Across most African capitals, a new movement is taking place. Young people with their chisels, laptops and hammers are congregating and working to grab the future in their own hands. They are the makers with enclaves of hackers, enthusiasts, hobbyists, artisans and indeed people with the mindsets to revolutionize Africa from within, by doing something rather than just talking. They understand that Made-in-Africa or “started in Africa” will only happen when Africans begin to transform their ideas into products and services that address not only local challenges but possibly global ones. They are inspired by their environments, and they innovate in scarcity providing an edge over others that do not readily understand the African way of living.
The Makers Movement is huge and it is the reason innovation hubs and makerspaces are sprawling around the continent. It is promising, and as more people embark on it, and necessary support provided, a new dawn of unprecedented development and productivity across key industrial sectors will emerge. Indeed, Africa is changing from within, anchored by the brainpower of its people. Paul Kagame, the venerable President of Rwanda, while speaking in Cape Verde during Africa Innovation Summit challenged his colleagues that “we can learn from each other in Africa and from other countries, such as successful ones in Asia, but we should also continue to look within our own communities for “home-grown” innovations to solve our development challenges.”
The centerpiece of new changes in Africa is the realization that mines of knowledge will always triumph over mines of gold in enabling sustainable economic developments. In other words, knowledge and its application will become a major factor in production and will facilitate better opportunities. When people utilize that knowledge in producing services and creating products, the lives of citizens improve because of job opportunities, increase in tax revenue and other benefits associated with enterprises. When the Rwandan government embarked on a mission to provide fast internet services via fiber-optic cable, it was working to tap into the ingenuity of its citizens. As the engineers dug the land to lay the cables, and not explore minerals, the country was extending the reach of its marketplace, not just within Africa, but internationally. And when it brought Carnegie Mellon University, a storied top technical global institution, to Kigali, the government made it clear that it was interested in building a nation that will use brainpower to elevate the welfare of its citizens. Rwanda is prospering, attracting people, companies and more ideas.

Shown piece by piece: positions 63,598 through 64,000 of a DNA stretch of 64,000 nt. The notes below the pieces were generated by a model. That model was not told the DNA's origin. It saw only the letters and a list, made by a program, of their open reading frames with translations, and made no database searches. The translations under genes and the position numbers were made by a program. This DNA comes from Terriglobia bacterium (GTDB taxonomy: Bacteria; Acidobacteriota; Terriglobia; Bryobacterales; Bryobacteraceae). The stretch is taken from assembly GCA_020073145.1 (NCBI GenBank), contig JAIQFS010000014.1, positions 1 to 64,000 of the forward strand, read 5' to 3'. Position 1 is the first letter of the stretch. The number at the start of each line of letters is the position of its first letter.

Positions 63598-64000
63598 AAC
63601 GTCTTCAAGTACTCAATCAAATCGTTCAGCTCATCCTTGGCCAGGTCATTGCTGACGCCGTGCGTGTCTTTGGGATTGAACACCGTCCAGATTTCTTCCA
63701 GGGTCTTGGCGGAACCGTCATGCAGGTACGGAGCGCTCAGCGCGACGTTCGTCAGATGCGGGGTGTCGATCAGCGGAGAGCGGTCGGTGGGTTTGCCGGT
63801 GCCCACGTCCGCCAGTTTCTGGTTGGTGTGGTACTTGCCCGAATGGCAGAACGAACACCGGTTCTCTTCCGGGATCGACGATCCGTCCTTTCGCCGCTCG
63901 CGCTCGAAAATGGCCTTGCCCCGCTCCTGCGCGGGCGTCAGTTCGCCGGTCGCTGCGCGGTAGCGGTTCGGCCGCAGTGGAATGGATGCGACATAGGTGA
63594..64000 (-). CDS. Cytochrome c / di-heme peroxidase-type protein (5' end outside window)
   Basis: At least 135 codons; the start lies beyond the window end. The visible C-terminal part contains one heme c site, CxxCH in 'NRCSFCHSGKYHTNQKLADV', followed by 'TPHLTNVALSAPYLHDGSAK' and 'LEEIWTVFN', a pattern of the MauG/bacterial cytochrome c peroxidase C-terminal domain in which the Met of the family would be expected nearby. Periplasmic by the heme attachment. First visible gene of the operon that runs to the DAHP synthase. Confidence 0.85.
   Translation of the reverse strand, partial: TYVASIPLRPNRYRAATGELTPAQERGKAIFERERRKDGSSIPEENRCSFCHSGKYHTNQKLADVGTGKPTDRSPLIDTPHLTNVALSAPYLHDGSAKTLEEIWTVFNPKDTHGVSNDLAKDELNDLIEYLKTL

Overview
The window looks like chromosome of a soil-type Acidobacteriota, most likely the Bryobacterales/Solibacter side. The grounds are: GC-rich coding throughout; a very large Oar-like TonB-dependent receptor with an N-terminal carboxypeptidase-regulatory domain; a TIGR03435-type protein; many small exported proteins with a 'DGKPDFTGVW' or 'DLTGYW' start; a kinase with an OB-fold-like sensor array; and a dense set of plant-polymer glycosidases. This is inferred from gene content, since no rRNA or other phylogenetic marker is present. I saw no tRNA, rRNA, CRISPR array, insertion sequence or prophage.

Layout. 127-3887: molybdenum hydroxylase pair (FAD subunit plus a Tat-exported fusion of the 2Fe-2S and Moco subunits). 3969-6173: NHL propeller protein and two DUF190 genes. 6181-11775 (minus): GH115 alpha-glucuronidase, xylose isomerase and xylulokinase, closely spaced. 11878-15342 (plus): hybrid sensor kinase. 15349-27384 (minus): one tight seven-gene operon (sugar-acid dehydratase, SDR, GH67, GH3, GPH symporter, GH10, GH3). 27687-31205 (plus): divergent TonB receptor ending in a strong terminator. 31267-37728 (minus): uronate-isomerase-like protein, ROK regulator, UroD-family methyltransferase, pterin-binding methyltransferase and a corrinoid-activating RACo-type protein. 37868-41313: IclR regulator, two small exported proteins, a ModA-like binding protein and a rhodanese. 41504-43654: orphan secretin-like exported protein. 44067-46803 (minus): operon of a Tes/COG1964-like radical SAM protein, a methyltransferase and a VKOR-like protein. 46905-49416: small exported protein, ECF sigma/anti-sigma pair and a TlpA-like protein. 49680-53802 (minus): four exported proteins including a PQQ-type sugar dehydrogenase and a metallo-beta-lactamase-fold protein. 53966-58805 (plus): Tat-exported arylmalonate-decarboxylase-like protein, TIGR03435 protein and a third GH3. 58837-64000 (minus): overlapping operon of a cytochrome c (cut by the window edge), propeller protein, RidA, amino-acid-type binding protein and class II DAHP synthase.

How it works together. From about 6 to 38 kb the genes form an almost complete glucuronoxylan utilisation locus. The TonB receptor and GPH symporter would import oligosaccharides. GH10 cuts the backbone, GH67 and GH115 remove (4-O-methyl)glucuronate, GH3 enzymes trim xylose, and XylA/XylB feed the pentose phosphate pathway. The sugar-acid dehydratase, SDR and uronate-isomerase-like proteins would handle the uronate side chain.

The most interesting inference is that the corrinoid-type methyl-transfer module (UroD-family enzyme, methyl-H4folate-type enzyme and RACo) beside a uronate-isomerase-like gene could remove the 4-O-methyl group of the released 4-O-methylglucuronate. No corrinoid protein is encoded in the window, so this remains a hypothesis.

Today, knowledge is the blood in the nervous system of the wealth of nations. The most prosperous, the most stable and the most economically sustainable are not necessarily those built on the bipods of minerals and hydrocarbons. Though natural resources remain important in global trade and industry, the lack thereof is not catalytic in diminishing the competitiveness of any nation. Knowledge drives innovation, and can cushion any nation, that invests in its accumulation and application for sustainable development. Africa with its history as an inventive society where indigenous knowledge is prevalent has a unique competitive advantage in the world. The continent enjoys rich diversity, youthful demographics, and growing frugal innovators who are obsessed with African interests and needs over mere following of the western models.
Innovation, according to Oslo Manual, is the “implementation of a new or significantly improved product (good or service), or process, a new marketing method, or a new organizational method in business practices, work place organization or external relations”. It provides products and services to institutions and citizens. It goes beyond ideas because it strives to meet a need in the society. Innovation through knowledge defines the new wealth of nations and is at the core of what separates the economic status of nations—developing and developed. It is the main instrument that defines the modern balance of economic power. Indeed, innovation drives development which according to the United Nations Declaration on the Rights of Development is a “comprehensive, economic, social, cultural and political process, which aims at the constant improvement of the well-being of the entire population and all individuals on the basis of their active, free and meaningful participation in development and in the fair distribution of benefits resulting therefrom”.